icy instead of an impractical theory.
It is nothing less than a system by
which flood waters, in the great rivers
of the West are to be gathered up
near the headwaters of those stream
and reservoired, to be let down when
needed for the irrigation of millions
of acres of land 5,000,000 are the fig
ures used with reference to the Colo
rado alone, although we doubt if that
is the limit. But 5,000,000 acres of
fertile desert land for no land is more
fertile than the desert, which has
stored the sunshine of centuries wait
ing for the touch of water to blossom
and produce enormously would mean
50,000 10-acre farms, enough for more
than a million people.
The details of the great plan, from
the engineering standpoint, have not
yet been given out. Long ago The
Examiner dreamed of this use for th
grand canyon of Arizona. Doubtless, it
will bring a protest from those who
have stood in awe of its matchless
colorings and majestic chasm, but how
much more matchless and majestic it
it might be changed so that here
would be stored the water that would
make homes for a million people, and
produce food for other millions be
sides? The system is comprehensive nation-wide.
It is a part of a plan to
prevent floods in the great middle val
leys, with millions in loss, as well as
to store waters in the West, with other
millions in gain. With the credit and
financial resources of the government
behind the plan, it is not only possi
ble, but as good as accomplished.
And perhaps the days is not far distant
when the Mojave desert, along with
other reaches of waste and sand, will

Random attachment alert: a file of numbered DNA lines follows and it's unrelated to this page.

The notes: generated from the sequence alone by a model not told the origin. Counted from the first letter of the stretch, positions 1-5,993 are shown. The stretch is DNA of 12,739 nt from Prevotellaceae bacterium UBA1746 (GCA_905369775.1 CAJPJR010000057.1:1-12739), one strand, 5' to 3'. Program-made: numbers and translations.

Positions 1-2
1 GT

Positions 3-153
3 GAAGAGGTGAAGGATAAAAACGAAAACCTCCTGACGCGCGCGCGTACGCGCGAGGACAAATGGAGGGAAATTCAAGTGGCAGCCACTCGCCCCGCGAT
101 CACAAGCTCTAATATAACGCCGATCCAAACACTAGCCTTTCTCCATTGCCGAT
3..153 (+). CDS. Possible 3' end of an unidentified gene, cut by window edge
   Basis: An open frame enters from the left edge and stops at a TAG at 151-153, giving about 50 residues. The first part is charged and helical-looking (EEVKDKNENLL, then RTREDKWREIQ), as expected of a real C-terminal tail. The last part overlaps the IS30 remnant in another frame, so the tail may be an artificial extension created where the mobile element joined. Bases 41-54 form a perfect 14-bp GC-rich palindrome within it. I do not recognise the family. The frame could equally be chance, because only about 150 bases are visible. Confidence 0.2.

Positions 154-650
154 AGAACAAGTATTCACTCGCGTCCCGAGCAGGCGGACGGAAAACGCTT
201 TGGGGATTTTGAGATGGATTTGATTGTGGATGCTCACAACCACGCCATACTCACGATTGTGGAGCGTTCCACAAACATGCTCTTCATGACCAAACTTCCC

see the same miracle that the Im-
(Continued on Page Four)
III 9 V W hniall H 1 ' - - - - w ma uvanwat
T?TTTlSJTn
1912
PEOPLE WHO KNOW PREDICT
RESOURCES OF THE FAR VE3 V
EXPOSITION-THE MOST TALKED -
HAS EVER BEEN HELD IN THIS
(Special" to Yuma Daily Examiner)
WASHINGTON, Nov. 26. People
who know and who should know bet
ter than the officials of the gover.i-
nent predict that the great display
of the resources of the far West, that
or don of the country lying beyond
the Mississippi river, will make the
San Diego exposition the most talked-,
of. affair of its kind that has ever been
eld in this country. '
.California, of course, will lead oft
with the greatest amount of space and
.e most diversified exhibit. Every
-ounty in California will participate
n this show. The southern counties,
naturally, will occupy a prominent!
place, with a fine building, set in the
nidst of an orange and lemon grove
especially created for this occasion.
n fact, there will be some eighteen
varieties of citrus fruits in this big
orchard, including pomelos, grape
.ruit, limes, and other kinds less well
known. The orange and other trees
SBAi CHANCELLOR 10
VISIT IVAiOE L0D6E
W. G. Gillmore, grand chancellor
commander, Knights of Pythias, will
visit Ivanhoe Lodge on Saturday even